If you have to re-apply via UCAS but have the option to transfer credits over then it’s up to you to decide if you can stick it out at your current uni for the rest of the year, or whether you want to leave and just start again from scratch somewhere new.
If you're looking to transfer to another university, then a big thing you need to consider is where you're going to live.
If your transfer is during mid-term or mid-year, there might not be a place in university halls for you. You’ll likely need to find accommodation in private halls or in private rental accommodation in your new location.
Make sure you factor this into your decision and do research into potential places to live before you make the move. Speak to the accommodation team in the Students’ Union or Student Support department at your new uni as soon as you know you're transferring as they'll be able to help you find somewhere to live.
If you change courses during your first year and it’s a simple swap (i.e. you don’t have to restart the year again from scratch) then it should just be a matter of updating your details on your Student Finance account.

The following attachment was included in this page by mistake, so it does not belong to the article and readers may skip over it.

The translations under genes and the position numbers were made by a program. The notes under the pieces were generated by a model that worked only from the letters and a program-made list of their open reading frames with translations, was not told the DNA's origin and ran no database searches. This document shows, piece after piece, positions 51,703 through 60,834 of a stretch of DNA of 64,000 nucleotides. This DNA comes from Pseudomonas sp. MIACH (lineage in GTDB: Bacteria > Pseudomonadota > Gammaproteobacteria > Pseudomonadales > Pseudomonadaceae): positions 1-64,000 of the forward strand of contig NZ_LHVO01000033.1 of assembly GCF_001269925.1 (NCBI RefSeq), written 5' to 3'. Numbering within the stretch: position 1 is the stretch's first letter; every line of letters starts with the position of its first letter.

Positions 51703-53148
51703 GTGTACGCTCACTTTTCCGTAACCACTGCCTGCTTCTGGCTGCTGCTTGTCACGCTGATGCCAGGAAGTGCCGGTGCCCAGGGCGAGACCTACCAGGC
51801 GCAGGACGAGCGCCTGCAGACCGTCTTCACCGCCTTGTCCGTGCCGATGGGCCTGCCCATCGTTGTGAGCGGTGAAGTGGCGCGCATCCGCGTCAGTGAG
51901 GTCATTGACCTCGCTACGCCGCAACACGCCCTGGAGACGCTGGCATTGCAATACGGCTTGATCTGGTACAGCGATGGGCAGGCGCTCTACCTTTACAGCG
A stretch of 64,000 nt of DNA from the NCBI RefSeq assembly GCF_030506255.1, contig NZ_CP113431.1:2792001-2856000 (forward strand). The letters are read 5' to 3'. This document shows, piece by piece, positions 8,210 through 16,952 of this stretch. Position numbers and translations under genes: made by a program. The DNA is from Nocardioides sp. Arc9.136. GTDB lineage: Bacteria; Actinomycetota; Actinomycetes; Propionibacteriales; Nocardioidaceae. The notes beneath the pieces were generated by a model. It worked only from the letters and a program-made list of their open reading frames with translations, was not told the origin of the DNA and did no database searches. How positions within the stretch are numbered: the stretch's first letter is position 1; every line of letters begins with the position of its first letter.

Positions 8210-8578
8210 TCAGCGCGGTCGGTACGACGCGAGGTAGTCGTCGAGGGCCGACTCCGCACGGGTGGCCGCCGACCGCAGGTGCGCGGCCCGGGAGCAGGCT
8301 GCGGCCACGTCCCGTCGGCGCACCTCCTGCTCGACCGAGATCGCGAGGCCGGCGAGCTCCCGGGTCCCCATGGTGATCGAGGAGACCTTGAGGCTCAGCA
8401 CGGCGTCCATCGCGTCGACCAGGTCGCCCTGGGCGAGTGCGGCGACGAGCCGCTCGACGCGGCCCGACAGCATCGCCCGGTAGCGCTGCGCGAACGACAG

Student Finance calculates the Tuition Fee Loan for the full length of your course, plus one extra year if needed. The number of years you can get funding for is usually calculated as the length of the current course + one year – years of the previous study.
So, if you start the first year again you should be ok (provided you haven’t had any previous years of study before this one). But if you decide to put up with the course, but then decide to leave it during your second or third year and aren’t able to transfer credits, meaning you have to start again, then you might not be able to get full funding to cover the entire cost of your new degree.
It’s something to be aware of for sure.
There isn’t one set rule for everybody who wishes to change their course – the outcomes will vary and is dependent on availability, the universities involved and your academic performance.
Changing your course isn’t an impossible feat, but it’s important that you’re 100% sure that the change you want to make is right for you and your future.